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If you have extra time, most likely during evenings and weekends, consider creating an additional income stream and putting the money you earn towards those loan payments.
There are numerous ways to do this. You could leverage skills you use in your day job to establish a freelance business to run during your free time. Alternatively, you can consider monetizing a hobby, such as starting your own baking or crafting business. If you have access to a vehicle, you could also explore opportunities to drive for Uber or Bolt. These side jobs can yield at least Ksh5,000 per month in profit with minimal effort.
If you don't have the time to start a side hustle, you can explore other avenues to raise funds. For instance, if you own possessions you no longer use or need, you can sell them to use the money you make to lower your loan balance. Maybe you have an extra laptop you don’t use, and you can get Ksh20,000 if you sell it, or you have old furniture you can sell for Ksh5,000. Instead of holding onto them, consider using them to lower your debt burden.
Unexpected money doesn’t come easy, but when they do, resist the urge to spend it and put the funds towards something that matters—reducing your loan. Depending on the size of the windfall, you can make a one-time payment to get rid of your whole debt or reduce the principal balance, even if it is by the Ksh1,000 tip you received from a client.
While the chances that you will win the lottery or jackpot and use the proceeds to settle your debts are unlikely, there are many windfalls you will easily run into. This can range from a birthday M-pesa gift from friends to an end-year bonus from your employer. Direct the newly found money towards your loan payment.
Additionally, you can actively seek out windfalls. For instance, you can talk to your employer about increasing your salary by Ksh3,000. If they agree, over the year that could translate to Ksh36,000 that you can allocate towards repaying over a third of your Ksh100,000 loan balance.
Setting up automatic payments for your loans ensures you never miss a due date and get penalised. Missing or delaying payments three or more times over the course of the year could result in late fees that could add up and affect your entire plan and budget.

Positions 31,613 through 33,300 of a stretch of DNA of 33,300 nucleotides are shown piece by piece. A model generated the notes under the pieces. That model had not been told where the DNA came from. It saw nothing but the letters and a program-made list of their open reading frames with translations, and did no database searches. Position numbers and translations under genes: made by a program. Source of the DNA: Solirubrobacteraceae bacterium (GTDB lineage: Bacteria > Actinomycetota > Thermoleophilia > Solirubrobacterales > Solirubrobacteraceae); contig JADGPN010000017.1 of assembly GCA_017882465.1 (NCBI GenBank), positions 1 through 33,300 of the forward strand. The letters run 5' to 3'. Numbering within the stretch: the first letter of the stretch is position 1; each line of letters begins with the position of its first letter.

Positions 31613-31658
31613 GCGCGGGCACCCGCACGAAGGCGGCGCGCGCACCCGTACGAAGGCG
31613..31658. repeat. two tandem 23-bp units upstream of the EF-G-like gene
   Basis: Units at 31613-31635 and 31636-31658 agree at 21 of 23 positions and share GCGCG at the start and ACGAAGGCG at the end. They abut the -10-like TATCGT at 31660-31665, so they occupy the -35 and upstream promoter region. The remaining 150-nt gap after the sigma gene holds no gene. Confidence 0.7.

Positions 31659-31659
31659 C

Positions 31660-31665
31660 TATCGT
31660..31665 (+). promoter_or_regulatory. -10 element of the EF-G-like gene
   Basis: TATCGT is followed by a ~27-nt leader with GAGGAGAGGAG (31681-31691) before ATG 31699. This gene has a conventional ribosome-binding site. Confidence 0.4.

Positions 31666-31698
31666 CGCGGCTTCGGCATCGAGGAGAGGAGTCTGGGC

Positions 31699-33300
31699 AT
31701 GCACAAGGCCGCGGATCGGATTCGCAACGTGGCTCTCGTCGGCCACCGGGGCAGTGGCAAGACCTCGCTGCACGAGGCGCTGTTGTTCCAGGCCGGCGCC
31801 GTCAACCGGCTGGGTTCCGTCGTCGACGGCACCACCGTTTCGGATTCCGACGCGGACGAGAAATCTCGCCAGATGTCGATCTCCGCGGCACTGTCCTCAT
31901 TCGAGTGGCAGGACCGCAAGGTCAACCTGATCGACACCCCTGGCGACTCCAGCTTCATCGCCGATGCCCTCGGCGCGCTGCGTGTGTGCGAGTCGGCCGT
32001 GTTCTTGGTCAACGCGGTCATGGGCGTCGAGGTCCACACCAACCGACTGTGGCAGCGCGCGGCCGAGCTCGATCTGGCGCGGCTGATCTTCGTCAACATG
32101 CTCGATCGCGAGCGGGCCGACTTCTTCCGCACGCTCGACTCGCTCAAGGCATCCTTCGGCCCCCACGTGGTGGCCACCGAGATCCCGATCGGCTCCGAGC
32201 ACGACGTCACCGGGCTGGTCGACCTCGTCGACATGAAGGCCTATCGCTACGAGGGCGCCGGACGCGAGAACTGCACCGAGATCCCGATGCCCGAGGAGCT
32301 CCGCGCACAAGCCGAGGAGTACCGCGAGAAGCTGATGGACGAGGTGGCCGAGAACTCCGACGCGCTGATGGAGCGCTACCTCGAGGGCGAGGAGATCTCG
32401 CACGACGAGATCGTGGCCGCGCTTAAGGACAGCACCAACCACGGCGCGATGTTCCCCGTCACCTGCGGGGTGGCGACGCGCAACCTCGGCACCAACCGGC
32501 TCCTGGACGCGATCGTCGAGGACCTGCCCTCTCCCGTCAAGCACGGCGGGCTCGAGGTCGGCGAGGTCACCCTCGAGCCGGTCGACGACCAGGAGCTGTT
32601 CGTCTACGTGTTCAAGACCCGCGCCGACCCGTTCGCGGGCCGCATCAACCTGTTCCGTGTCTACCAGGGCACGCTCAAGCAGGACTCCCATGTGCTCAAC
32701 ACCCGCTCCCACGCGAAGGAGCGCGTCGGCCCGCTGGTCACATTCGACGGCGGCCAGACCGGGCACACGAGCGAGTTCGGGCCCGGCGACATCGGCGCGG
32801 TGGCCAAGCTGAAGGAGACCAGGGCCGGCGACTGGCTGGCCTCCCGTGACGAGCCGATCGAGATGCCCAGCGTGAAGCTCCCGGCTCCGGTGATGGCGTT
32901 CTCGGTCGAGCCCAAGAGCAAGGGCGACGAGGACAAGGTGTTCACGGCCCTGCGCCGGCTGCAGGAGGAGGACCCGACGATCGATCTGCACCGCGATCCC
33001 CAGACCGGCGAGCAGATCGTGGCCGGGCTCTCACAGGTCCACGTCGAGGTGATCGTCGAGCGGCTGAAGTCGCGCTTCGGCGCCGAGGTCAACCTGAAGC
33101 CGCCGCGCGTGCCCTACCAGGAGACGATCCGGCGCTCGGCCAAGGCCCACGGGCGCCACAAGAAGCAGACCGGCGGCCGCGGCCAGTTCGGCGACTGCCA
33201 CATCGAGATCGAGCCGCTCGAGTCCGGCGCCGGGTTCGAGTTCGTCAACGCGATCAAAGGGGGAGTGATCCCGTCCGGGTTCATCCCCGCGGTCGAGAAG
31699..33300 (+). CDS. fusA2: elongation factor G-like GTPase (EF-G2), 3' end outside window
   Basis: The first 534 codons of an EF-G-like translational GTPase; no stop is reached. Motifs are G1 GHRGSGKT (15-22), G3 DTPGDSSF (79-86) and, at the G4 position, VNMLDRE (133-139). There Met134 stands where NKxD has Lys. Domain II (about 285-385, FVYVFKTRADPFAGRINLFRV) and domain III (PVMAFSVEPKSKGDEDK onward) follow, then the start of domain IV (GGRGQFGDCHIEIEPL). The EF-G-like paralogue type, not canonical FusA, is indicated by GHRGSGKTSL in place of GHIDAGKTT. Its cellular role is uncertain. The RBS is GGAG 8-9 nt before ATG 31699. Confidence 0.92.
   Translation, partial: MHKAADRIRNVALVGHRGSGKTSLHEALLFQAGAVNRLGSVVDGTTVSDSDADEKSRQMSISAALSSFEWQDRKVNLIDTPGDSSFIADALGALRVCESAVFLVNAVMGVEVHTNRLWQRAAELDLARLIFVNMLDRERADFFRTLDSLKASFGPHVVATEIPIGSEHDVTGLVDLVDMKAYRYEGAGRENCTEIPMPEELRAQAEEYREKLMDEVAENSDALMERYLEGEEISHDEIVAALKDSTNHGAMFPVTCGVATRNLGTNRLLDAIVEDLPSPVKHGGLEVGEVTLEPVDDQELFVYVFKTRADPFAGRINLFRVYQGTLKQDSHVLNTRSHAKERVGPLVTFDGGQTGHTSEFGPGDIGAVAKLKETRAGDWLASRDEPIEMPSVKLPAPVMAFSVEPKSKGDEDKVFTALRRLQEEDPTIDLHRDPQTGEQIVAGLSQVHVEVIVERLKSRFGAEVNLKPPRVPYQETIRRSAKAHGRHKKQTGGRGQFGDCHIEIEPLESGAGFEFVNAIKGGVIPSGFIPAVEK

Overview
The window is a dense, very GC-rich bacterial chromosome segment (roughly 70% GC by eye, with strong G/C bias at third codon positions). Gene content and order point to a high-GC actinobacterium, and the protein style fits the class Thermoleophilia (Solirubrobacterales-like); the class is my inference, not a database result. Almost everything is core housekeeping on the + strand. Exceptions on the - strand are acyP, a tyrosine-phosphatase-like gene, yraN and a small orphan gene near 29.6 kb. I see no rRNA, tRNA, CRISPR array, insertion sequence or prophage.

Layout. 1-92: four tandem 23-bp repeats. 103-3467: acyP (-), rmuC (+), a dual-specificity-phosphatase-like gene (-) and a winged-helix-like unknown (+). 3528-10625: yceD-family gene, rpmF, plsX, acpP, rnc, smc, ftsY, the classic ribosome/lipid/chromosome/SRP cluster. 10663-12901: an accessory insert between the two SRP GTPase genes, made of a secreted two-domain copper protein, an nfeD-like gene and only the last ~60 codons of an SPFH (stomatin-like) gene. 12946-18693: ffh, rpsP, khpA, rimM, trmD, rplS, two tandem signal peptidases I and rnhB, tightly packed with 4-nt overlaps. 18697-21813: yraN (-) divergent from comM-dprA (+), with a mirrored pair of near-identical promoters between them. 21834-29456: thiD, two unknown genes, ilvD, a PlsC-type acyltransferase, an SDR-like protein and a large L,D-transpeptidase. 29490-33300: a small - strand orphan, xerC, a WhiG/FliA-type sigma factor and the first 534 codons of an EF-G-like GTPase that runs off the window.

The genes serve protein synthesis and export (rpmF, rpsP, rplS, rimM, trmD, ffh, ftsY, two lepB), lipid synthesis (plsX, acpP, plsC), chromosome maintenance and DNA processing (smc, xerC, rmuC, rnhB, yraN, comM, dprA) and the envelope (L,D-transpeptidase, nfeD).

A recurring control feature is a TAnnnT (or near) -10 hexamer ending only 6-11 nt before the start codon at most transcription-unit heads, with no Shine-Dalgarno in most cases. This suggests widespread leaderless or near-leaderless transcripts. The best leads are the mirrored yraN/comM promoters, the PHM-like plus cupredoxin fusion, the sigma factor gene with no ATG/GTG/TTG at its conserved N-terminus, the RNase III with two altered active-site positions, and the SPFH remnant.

Automatic payments will also help to prioritise debt repayments and track your progress. Additionally, timely payments contribute to a positive credit history, which is vital if you intend to borrow in the future.
The best way to automate your repayments is to schedule automatic monthly payments directly from your bank account using a standing order. Another strategy could be to talk to your employer and sign up for voluntary salary garnishment. This means that a portion of your salary e.g., 10% if you earn Ksh84,000, will be automatically deducted from your payslip and sent to your lender.
Once you have decided that you will repay the loan in one year, you should stick to that plan. Don’t rush the process or extend the repayment term down the line unless it is your only option. Sticking to your original debt repayment plan allows you to track your progress and prevents you from interfering with other aspects of your finances.
For example, if you start spending much of your money to make extra payments on your loan, your lender might charge you an early repayment penalty. Likewise, this strategy might require that you concentrate on debt payoff and neglect saving for future needs.
In the same breath, extending your repayment term can also have the same effect. While this strategy may lower your monthly payments, it can ultimately cost you more in interest.
Paying a Ksh100,000 loan in one year may seem challenging, but it's achievable with a well-thought-out strategy and some financial discipline.
Depending on your situation, you can adapt one or all of the above strategies to achieve your goal. For example, suppose you are on a tight budget due to many financial responsibilities you can't escape. In that case, you can combine increasing your income by at least Ksh5,000 and talking to your lender about lowering your interest rate.
When you're on a mission to reduce your debt, you should avoid taking on more loans, as this can be counterproductive. New debts come with interest charges, can extend repayment timelines, and could increase your DTI, which could hurt your credit and strain your finances.